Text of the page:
I suppose the least distorted rectangular part of a shot is defined by the focal length of the lens used, but I want to know which part is accurate or at least how that part is calculated.
I think you really have to start here:
What is the difference between perspective distortion and barrel or pincushion distortion?
… because there are different types of distortions and you really need to be clear before you can do anything about it.
The basic answer is that the perspective distortion depends entirely on the distance you have from the object. Therefore, the focal length plays only as large a role as it affects your image. For this reason, there is no clear line between "close-up of eccentric things that look weird" and something that our brain considers normal.
For distortions that are actually a lens flaw (pronounced "design trade-off"), there is no general answer since you need to characterize each lens (or find an existing "lens profile" that contains this characterization). For zoom lenses, this is likely to change as you change the focal length. However, this is due to the design of the zoom mechanism of each lens that is not native to the focal length,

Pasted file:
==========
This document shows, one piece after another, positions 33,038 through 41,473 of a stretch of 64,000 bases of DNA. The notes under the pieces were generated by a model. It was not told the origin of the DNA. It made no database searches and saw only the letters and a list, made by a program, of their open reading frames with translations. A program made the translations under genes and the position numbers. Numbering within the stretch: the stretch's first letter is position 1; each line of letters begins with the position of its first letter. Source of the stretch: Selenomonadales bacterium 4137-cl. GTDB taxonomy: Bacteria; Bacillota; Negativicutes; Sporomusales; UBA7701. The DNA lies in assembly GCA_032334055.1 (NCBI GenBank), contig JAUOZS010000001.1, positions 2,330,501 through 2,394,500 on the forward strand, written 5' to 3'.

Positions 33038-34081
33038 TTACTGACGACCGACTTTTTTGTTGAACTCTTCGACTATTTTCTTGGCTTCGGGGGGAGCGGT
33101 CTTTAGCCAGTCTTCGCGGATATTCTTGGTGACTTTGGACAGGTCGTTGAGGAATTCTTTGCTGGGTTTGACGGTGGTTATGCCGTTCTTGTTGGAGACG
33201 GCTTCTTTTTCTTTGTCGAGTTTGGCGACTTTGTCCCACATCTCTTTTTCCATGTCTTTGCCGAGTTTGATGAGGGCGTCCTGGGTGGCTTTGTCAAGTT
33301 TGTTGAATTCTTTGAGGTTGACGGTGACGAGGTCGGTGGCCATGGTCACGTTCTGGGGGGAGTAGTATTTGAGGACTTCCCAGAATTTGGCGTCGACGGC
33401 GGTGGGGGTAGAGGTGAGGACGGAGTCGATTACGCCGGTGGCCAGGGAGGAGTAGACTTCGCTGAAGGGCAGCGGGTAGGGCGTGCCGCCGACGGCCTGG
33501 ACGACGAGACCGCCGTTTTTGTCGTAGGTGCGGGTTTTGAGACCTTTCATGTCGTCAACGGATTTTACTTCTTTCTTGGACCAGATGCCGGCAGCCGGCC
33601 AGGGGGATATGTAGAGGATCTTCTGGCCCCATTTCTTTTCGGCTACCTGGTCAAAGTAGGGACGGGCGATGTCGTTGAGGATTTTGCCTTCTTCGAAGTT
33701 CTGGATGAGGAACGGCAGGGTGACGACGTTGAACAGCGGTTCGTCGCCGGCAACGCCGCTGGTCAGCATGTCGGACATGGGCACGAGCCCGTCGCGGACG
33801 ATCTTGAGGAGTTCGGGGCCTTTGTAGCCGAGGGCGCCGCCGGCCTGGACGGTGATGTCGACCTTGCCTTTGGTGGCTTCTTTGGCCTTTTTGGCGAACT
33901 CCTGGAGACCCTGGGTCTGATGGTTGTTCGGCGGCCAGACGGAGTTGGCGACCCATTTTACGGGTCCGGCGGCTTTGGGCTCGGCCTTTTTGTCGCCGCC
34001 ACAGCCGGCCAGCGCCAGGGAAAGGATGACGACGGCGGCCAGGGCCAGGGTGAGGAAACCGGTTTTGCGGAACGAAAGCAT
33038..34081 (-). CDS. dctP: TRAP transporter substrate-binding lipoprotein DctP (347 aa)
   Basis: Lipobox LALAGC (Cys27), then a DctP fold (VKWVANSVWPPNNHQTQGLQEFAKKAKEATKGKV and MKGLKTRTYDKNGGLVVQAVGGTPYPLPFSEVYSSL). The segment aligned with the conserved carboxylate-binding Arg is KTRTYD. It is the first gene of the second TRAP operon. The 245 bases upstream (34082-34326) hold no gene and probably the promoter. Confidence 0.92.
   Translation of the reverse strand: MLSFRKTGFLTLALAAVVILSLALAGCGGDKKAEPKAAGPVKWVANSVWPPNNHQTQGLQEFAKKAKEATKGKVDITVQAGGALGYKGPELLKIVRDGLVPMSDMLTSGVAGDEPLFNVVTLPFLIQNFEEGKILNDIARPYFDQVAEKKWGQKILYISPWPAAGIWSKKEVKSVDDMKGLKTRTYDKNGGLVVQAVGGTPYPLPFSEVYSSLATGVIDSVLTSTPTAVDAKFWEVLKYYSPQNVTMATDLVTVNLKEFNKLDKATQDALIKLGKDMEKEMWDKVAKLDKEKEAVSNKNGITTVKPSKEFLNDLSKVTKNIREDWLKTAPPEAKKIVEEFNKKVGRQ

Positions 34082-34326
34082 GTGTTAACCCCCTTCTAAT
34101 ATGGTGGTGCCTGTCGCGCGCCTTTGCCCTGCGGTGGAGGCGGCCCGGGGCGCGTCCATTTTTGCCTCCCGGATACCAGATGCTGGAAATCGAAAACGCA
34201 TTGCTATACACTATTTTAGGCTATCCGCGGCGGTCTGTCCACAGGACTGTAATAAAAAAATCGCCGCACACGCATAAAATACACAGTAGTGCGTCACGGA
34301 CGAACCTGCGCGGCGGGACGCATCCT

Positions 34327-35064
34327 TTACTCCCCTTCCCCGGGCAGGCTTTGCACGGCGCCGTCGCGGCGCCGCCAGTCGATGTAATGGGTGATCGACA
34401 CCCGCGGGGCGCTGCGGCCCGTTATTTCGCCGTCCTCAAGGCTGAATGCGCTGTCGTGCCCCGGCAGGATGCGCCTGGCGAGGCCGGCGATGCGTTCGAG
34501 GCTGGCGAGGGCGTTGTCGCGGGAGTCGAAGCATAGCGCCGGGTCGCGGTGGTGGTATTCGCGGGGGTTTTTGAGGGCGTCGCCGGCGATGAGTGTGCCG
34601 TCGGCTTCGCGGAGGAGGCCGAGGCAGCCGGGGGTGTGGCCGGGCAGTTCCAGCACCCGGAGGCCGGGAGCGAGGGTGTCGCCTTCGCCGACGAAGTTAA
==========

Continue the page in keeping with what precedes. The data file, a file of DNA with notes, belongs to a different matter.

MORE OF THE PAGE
Camera lenses that are sold for photography are usually intended for art rather than science. The design intent is to create an appealing rendering. Therefore, they are not always ideal when used as measuring instruments.
Back to the top: When you need to move the camera to fit more in the frame, it naturally means you change perspective. If your topic is not flat, there is nothing to do. If you cut out the parts that are distorted in relation to your first shot, you will cut out the information you got from moving. Your software can turn things around later to align them, but it can not compensate.
(The only solution is to take lots You can create images from slightly different views, create a 3D model, and then render the model instead of working with the lens's raw data. That's what our brains do.)